The Problem of Equality
Emblazoned in the opening lines of the Declaration of Independence is the phrase “all men are created equal.” It is not just written on this document; it is a part of the psyche of the American people. However, this notion of equality has also been the source of some of our countries greatest strife. Slavery, the Civil War, Jim Crow, Women’s Rights… all issues that stem from an inherent in-equality.
Of course it is not just a historical problem either. The debate about equality is just as heated now as it has ever been, if not more so. All one has to do is turn on any of the 24 hour news stations to hear someone decrying an apparent lack of equality occurring in our country today. Lawmakers and political pundits alike seek solutions as they discuss policy changes while lobbyists and activists list their demands, none of which will ever bring true equality. In-equality begins in the heart of a man and the only kind of change that will ever really matter is heart change.
The only reality that can change hearts is the Good News of our loving Savior. But does the gospel really have anything to say about equality? As I have thought about these things I have been greatly helped by Colossians 4:1.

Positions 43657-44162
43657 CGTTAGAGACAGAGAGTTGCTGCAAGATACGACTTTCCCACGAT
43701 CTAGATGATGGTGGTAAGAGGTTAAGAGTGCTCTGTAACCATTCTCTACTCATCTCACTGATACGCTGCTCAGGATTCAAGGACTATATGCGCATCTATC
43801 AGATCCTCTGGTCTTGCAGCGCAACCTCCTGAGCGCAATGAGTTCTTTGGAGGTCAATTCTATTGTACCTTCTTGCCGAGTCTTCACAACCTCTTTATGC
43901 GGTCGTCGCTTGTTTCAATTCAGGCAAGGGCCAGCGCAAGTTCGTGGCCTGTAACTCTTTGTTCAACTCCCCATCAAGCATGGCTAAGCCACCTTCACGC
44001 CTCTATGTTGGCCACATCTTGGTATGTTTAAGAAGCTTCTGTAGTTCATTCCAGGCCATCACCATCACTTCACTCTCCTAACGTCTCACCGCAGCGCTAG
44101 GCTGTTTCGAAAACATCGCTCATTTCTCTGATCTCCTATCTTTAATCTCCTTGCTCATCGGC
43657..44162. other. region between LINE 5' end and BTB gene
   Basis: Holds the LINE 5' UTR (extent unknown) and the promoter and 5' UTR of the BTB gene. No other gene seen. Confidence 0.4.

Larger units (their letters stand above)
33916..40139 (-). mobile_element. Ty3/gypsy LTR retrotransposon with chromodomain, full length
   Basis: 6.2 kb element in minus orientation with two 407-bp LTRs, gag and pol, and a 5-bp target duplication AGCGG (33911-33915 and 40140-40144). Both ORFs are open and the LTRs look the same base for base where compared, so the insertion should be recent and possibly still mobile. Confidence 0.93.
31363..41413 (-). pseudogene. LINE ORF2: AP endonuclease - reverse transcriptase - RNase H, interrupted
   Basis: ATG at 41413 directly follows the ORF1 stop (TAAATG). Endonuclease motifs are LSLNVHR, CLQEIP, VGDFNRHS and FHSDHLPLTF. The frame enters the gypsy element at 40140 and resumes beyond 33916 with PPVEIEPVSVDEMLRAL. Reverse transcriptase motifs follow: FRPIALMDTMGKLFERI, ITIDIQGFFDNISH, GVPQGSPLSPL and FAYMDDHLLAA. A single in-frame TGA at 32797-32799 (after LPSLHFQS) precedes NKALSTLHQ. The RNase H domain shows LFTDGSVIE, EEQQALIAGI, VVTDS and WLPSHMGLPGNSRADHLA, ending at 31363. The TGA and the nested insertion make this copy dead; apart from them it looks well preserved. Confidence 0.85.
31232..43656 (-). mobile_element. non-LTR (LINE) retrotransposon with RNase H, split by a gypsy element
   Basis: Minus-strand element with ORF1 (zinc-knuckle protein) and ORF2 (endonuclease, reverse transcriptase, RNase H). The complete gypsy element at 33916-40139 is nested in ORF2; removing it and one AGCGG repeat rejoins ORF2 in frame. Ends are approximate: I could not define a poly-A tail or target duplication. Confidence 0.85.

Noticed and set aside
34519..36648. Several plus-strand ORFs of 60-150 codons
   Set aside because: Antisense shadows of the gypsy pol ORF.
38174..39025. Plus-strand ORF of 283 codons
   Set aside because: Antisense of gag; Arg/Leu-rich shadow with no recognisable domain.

You Have a Master in Heaven
Colossians 4:1 is preceded by 4 verses written to slaves, commissioning them to obey their masters in all things and trust that God has placed them where they are. These are powerful verses spurring us on to diligently trust God with the most tumultuous of circumstances. Following Colossians 4:1 is a powerful command toward continual prayerfulness. Sandwiched between these lofty truths is one verse directed toward slave masters, a position in the modern world that no longer exists-at least not openly. As a result, Colossians 4:1 is often referred to in passing with the general application to treat ones employees well.
I believe the relevance of this verse is often overlooked. Colossians 4:1 reads as follows:
Masters, grant to your slaves justice and fairness, knowing that you too have a Master in heaven. (NASB)
From a legal, social, financial, and cultural standpoint, a slave master is more valuable than his slave. This fact is intrinsic to the institution of slavery; if one man owns another then it is not possible for the master’s property to be equal to the master. Therefore the commission Paul gives to these masters is radical. He commissions them to do two things: first to grant justice to his slaves. This principle of justice was made plane in the previous verse:
For he who does wrong will receive the consequences of the wrong which he has done, and that without partiality. (NASB) Colossians 3:25